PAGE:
While there may not be a competitor to the currency in terms of laundering volume at present, the ever-increasing use of cryptocurrency and their unregulated or less-regulated nature in many jurisdictions mean that the financial world has a lot to worry about. Many large companies now accept the digital currency for payments of products and services. Cryptocurrency really has the potential to replace its paper and plastic variants. Therefore, it is important to analyse the loopholes enabling these currencies to be used for money laundering and to develop adequate counter technologies to combat the crime.


Money service businesses (MSBs) need to have a well-designed AML compliance programme. This should be a well-balanced combination of compliance personnel and technology. Having an in-house compliance team may be feasible only for large MSBs. However, the same is usually very expensive and impractical for smaller firms. They would have to rely more on highly intelligent process automation tools and platforms to sift out illegitimate transactions from large data sets.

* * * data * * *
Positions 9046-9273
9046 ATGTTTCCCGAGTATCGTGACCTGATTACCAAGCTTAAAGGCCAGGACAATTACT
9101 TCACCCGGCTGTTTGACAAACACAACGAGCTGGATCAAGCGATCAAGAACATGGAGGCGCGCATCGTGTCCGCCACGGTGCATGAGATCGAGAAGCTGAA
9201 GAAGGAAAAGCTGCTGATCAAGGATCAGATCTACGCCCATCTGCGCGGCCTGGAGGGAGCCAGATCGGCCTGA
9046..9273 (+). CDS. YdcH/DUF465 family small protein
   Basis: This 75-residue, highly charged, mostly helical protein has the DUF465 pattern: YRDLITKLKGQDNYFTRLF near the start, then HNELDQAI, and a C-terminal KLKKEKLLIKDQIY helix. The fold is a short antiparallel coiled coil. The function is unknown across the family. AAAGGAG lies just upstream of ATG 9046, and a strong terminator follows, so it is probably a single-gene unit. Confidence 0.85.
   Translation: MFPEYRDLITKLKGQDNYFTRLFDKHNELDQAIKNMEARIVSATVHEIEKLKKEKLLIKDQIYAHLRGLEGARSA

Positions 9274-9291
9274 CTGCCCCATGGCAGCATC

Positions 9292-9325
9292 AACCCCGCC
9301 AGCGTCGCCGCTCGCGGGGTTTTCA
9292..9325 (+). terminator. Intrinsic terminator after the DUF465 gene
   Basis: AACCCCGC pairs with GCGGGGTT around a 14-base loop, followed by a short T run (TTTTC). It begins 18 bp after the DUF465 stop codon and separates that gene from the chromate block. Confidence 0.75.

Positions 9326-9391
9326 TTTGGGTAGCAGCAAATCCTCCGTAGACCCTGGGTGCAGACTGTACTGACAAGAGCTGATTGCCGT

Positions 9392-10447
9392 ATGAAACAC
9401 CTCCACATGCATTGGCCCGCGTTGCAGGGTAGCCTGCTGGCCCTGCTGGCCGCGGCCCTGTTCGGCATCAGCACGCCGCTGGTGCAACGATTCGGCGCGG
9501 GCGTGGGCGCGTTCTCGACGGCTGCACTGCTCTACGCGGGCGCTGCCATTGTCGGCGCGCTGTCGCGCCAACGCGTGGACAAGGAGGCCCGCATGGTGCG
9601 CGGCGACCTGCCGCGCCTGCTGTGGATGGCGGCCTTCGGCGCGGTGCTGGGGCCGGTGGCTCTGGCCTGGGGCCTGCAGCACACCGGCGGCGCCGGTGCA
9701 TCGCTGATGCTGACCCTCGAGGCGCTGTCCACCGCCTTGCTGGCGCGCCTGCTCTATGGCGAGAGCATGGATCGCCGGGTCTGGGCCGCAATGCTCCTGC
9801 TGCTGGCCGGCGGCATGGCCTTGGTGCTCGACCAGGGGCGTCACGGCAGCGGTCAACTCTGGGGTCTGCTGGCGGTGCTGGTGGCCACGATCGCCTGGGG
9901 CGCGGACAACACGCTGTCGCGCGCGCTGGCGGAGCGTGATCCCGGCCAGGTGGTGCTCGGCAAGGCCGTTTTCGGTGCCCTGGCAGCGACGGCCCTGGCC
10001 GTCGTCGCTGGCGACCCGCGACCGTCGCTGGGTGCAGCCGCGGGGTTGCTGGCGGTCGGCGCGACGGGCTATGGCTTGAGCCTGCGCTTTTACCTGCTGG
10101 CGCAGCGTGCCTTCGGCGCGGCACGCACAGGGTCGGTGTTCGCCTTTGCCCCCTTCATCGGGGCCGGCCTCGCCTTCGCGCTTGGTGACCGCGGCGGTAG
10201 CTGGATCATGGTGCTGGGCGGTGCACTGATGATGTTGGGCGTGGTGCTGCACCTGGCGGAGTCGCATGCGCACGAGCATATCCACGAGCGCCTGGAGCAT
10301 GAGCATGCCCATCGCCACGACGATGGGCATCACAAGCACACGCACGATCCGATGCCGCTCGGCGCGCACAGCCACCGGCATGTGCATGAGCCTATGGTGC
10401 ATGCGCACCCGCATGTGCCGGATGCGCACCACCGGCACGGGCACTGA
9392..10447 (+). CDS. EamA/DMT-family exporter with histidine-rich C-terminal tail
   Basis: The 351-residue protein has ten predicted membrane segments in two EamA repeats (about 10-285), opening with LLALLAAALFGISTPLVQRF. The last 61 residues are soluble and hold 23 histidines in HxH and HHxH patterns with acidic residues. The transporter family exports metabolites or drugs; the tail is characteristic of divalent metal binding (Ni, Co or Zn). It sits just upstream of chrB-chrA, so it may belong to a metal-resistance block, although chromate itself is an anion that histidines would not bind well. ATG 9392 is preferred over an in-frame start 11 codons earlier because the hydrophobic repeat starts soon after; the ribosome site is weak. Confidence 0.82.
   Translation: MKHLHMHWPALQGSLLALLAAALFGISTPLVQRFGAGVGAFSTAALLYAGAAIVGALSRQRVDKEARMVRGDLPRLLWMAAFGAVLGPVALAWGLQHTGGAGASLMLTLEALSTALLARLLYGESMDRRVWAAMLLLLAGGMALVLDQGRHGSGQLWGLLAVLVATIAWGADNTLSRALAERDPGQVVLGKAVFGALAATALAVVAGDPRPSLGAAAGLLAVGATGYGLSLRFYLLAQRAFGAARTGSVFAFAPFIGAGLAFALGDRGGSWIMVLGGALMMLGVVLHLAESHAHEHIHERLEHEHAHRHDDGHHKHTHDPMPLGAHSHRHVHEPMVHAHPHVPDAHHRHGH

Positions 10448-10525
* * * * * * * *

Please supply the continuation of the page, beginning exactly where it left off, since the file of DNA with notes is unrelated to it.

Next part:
Learn More: Importance of Regtech

How can we help crypto businesses?

Tookitaki developed a first-of-its-kind Typology Repository Management (TRM) framework to effectively solve the shortcomings of the static rules-based AML transaction monitoring environment that traditionally exists. It’s also a first of its kind software that uses collective intelligence instead of data that works in silos. Through continual learning, TRM is an intelligent and efficient means of identifying money laundering. Financial institutions will be able to capture shifting customer behaviour and stop bad actors with high accuracy and speed using this advanced machine learning approach.

To learn more about our AML solution, speak to one of our experts here.